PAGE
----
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Driving in shift workers: predicting and monitoring sleep-related impairment.

posted on 19.04.2020, 04:12 by MEGAN DAWN MULHALL
Drowsy driving is a leading cause of fatalities on Australian roads. Shift workers are at particular risk of drowsy driving. There is a demand for objective measures to determine when driver drowsiness reaches critical levels. Eye blinks are an indicator of drowsiness and driving impairment in laboratory studies, however are untested in real-world driving. This thesis used driver monitoring technology in an instrumented vehicle to measure eye blink parameters in shift working doctors and nurses on their commutes to and from work, during real-world driving. Eye blinks show promise for predicting driver drowsiness and for development into fitness-to-drive technology.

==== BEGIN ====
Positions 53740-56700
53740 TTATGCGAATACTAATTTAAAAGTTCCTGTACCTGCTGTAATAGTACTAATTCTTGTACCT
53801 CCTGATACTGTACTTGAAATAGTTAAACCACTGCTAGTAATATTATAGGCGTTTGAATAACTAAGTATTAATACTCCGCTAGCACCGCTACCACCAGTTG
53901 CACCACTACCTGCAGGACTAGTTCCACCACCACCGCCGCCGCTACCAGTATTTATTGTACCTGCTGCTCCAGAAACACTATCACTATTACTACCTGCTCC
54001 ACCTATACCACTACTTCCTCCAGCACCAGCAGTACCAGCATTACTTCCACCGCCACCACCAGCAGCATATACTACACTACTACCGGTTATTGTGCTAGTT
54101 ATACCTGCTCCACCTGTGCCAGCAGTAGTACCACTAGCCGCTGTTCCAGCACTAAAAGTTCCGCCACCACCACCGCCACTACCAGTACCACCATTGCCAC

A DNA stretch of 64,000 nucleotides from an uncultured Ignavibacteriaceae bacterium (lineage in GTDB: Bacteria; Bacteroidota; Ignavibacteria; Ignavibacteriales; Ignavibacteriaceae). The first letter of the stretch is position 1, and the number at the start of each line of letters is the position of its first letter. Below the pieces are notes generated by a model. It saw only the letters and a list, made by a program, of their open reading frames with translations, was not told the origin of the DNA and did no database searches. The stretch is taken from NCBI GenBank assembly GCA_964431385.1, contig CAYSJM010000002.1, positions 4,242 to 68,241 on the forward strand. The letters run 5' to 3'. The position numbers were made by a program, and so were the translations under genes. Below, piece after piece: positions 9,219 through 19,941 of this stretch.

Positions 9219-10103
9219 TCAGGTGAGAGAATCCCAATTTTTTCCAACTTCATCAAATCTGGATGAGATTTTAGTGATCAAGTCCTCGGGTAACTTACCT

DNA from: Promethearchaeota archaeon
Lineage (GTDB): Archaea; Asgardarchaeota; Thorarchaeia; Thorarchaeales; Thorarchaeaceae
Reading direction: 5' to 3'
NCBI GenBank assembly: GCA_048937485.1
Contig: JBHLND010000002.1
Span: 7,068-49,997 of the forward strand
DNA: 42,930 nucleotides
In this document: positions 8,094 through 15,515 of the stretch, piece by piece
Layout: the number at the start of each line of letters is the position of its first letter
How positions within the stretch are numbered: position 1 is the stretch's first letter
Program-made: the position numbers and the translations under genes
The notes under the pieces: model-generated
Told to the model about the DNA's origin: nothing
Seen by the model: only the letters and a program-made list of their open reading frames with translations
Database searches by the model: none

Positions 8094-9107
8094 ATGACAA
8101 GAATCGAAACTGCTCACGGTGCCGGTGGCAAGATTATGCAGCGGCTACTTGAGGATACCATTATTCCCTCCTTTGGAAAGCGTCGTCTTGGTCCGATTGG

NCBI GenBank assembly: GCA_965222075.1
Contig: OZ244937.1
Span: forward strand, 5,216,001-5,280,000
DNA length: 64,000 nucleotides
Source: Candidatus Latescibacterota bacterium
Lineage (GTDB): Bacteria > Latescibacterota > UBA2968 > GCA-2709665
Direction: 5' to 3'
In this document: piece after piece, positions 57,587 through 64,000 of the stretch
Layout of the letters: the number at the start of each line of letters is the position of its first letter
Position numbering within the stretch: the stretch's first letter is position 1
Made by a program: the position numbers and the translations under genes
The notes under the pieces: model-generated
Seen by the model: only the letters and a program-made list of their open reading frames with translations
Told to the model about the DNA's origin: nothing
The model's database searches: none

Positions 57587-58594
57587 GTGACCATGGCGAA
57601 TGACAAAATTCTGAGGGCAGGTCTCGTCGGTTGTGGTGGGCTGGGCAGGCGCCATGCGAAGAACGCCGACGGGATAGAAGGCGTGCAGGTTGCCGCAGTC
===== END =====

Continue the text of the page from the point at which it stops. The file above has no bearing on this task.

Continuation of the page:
Principal supervisor

Tracey Sletten

Additional supervisor 1

Mark Howard

Additional supervisor 2

Shantha Rajaratnam

Year of Award


Department, School or Centre

Psychological Sciences

Additional Institution or Organisation

CRC for Alertness, Safety and Productivity

Campus location



Doctor of Philosophy

Degree Type


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